SciFi Japan

    GANTZ Interview: Director Shinsuke Sato

    Author: Elliot Gay Official Movie Site: (Japan), (US) Source: NTV (Nippon Television Network) Photos: NEW PEOPLE Entertainment, The Associates, Madman Entertainment Special Thanks to Asuka Kimura and Shio Toyoda


    Following a successful theatrical run in Japan, the sci-fi thriller GANTZ II: PERFECT ANSWER (?? PERFECT ANSWER, Gantsu Pafekuto Ansaa, 2011) will soon be available on Blu-ray and/or DVD in key English-speaking territories... January 17th sees the North American release from NEW PEOPLE Entertainment, the UK discs by Manga Entertainment street February 6th, and Madman Entertainment will release the film in Australia on February 15th. Based on the hit manga series, GANTZ II: PERFECT ANSWER concludes the story begun in GANTZ (??, Gantsu, 2011), and stars leading Japanese actors Kazunari Ninomiya (LETTERS FROM IWO JIMA) and Kenichi Matsuyama (DEATH NOTE, DETROIT METAL CITY). Both GANTZ movies were directed by filmmaker and video game developer Shinsuke Sato, born 1970 in Hiba, Hiroshima Prefecture. A graduate of Musashino University of The Arts, Sato first drew attention for writing and directing successful student films, including the 1994 Pia Film Festival Grand Prix Award-winning NO MISBEHAVIOR IN THE DORM. Director Jun Ichikawa hired Sato to write the screenplays for TOKYO LULLABY (????, Tokyo Yakyoku, 1997), TADON AND CHIKUWA (???????, Tadon to Chikuwa, 1998) and ZAWA-ZAWA SHIMOKITA-SAWA (???????, 2000). Sato also wrote the script for Isao Yukisada`s manga adaptation SUNFLOWER (????, Himawari, 2000) before making his professional directorial debut with LOVE SONG (2001). His second film, THE PRINCESS BLADE (????, Shura Yukihime, 2001), was released internationally, and he has directed such well-received movies as ALL ABOUT MY DOG (??????, Inu no Eiga, 2005), SAND CLOCK (???, Sunadokei, 2008) and the Japan Academy Prize-nominated animated feature OBLIVION ISLAND: HARUKA AND THE MAGIC MIRROR (??????? ????????, Hottarake no Shima - Haruka to Maho no Kagami, 2009). Sato has also developed characters and storylines for video games, most notably TEKKEN 4 (2002). SciFi Japan writer Elliot Gay recently spoke with Shinsuke Sato about his work on the two GANTZ films...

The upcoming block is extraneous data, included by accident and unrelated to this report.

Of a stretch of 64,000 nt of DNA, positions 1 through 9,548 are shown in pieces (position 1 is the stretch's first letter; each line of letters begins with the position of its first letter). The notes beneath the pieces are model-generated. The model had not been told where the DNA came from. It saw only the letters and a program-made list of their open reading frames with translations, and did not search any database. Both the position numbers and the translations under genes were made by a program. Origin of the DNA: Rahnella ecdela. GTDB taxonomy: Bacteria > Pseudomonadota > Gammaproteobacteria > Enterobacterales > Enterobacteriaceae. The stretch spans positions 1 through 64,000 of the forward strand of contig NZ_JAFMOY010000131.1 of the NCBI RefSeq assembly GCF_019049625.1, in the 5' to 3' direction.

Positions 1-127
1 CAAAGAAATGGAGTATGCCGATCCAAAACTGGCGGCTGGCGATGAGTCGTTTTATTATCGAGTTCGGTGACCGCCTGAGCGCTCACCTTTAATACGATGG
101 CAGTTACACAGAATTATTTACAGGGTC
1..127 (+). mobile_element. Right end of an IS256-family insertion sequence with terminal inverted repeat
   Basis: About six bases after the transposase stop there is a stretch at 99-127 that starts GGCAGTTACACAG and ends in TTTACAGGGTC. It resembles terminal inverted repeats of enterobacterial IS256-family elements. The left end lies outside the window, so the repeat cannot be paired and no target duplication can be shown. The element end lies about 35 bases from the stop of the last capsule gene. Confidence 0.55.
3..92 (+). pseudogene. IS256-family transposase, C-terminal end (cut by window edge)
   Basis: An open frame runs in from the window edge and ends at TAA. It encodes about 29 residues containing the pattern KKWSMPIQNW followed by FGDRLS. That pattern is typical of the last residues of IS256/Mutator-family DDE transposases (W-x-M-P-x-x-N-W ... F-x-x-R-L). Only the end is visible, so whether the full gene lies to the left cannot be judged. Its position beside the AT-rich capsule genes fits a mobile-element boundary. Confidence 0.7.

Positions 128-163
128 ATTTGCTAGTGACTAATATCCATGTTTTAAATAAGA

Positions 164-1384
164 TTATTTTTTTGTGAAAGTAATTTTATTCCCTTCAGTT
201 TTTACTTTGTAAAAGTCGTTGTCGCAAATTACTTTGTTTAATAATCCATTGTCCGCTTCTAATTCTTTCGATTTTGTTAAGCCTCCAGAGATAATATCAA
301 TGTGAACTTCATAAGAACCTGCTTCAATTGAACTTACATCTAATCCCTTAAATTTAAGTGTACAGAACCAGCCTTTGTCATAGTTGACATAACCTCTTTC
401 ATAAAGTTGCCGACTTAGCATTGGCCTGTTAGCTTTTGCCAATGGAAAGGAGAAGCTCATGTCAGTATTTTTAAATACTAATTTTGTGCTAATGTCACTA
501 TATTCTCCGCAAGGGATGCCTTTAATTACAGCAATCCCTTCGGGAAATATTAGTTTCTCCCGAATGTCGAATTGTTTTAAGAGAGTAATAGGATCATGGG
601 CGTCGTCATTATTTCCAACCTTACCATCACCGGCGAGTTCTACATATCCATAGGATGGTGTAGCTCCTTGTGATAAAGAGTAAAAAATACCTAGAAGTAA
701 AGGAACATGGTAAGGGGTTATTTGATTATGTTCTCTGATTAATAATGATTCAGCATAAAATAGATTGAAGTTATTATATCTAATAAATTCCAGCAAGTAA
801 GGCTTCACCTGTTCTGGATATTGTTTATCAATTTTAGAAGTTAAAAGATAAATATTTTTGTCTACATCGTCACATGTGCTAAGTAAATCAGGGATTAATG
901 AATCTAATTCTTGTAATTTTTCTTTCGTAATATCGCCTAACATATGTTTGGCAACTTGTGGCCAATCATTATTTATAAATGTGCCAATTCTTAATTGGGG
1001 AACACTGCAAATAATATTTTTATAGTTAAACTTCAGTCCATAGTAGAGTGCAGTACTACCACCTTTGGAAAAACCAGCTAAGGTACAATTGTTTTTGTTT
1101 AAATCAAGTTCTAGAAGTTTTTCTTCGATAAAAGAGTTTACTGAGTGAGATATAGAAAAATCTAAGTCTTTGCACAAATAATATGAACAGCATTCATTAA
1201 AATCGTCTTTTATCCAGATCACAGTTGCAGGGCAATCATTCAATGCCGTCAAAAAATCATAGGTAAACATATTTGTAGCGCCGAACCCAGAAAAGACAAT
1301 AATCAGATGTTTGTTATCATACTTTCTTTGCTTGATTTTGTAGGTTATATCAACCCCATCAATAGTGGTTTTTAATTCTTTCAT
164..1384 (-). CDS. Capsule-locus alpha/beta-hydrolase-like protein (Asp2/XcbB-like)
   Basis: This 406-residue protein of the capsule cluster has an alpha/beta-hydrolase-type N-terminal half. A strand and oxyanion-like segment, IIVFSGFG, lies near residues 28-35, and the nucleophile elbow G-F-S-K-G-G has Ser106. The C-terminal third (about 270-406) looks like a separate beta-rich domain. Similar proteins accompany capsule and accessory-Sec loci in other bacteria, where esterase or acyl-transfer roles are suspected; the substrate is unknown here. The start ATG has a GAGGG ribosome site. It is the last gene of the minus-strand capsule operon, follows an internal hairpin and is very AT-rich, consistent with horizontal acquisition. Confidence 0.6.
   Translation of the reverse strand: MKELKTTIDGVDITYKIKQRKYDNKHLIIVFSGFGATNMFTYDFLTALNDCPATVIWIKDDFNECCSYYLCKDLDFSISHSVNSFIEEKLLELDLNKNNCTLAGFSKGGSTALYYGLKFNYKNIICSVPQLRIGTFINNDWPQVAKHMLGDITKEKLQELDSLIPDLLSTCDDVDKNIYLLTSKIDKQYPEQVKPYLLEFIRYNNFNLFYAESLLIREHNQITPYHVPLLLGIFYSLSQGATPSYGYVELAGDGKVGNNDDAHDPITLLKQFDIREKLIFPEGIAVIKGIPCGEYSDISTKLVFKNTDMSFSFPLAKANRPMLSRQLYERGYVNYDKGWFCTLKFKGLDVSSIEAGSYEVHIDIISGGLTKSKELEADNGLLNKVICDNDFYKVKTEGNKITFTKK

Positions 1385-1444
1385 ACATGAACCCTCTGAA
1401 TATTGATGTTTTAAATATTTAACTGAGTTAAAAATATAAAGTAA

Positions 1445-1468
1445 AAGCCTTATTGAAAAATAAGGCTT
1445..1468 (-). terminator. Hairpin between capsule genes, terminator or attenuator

Elliot Gay? Before you joined as the director of both films, had you ever read the original manga? Shinsuke Sato: I read the entire series after it was decided I’d be coming on as the director of the films. Elliot Gay? Was the project always planned to be two films?